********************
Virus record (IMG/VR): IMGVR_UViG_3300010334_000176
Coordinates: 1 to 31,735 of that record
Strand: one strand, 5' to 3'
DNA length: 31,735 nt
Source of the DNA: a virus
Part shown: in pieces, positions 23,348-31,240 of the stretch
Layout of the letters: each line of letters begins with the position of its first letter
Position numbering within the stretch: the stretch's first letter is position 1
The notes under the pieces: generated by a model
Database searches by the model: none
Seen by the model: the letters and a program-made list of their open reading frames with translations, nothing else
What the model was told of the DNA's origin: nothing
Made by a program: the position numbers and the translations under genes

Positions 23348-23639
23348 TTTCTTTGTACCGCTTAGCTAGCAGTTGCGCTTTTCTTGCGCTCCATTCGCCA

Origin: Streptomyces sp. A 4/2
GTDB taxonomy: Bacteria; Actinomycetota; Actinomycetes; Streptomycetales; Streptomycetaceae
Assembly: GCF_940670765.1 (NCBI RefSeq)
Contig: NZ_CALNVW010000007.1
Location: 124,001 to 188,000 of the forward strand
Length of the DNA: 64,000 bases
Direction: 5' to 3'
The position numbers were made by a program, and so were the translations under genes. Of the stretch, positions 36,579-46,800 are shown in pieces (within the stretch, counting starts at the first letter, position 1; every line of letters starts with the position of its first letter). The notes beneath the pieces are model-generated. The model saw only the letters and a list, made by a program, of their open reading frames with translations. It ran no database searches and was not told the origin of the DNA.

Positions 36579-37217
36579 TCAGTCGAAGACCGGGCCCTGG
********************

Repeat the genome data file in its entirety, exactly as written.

Virus record (IMG/VR): IMGVR_UViG_3300010334_000176
Coordinates: 1 to 31,735 of that record
Strand: one strand, 5' to 3'
DNA length: 31,735 nt
Source of the DNA: a virus
Part shown: in pieces, positions 23,348-31,240 of the stretch
Layout of the letters: each line of letters begins with the position of its first letter
Position numbering within the stretch: the stretch's first letter is position 1
The notes under the pieces: generated by a model
Database searches by the model: none
Seen by the model: the letters and a program-made list of their open reading frames with translations, nothing else
What the model was told of the DNA's origin: nothing
Made by a program: the position numbers and the translations under genes

Positions 23348-23639
23348 TTTCTTTGTACCGCTTAGCTAGCAGTTGCGCTTTTCTTGCGCTCCATTCGCCA

Origin: Streptomyces sp. A 4/2
GTDB taxonomy: Bacteria; Actinomycetota; Actinomycetes; Streptomycetales; Streptomycetaceae
Assembly: GCF_940670765.1 (NCBI RefSeq)
Contig: NZ_CALNVW010000007.1
Location: 124,001 to 188,000 of the forward strand
Length of the DNA: 64,000 bases
Direction: 5' to 3'
The position numbers were made by a program, and so were the translations under genes. Of the stretch, positions 36,579-46,800 are shown in pieces (within the stretch, counting starts at the first letter, position 1; every line of letters starts with the position of its first letter). The notes beneath the pieces are model-generated. The model saw only the letters and a list, made by a program, of their open reading frames with translations. It ran no database searches and was not told the origin of the DNA.

Positions 36579-37217
36579 TCAGTCGAAGACCGGGCCCTGG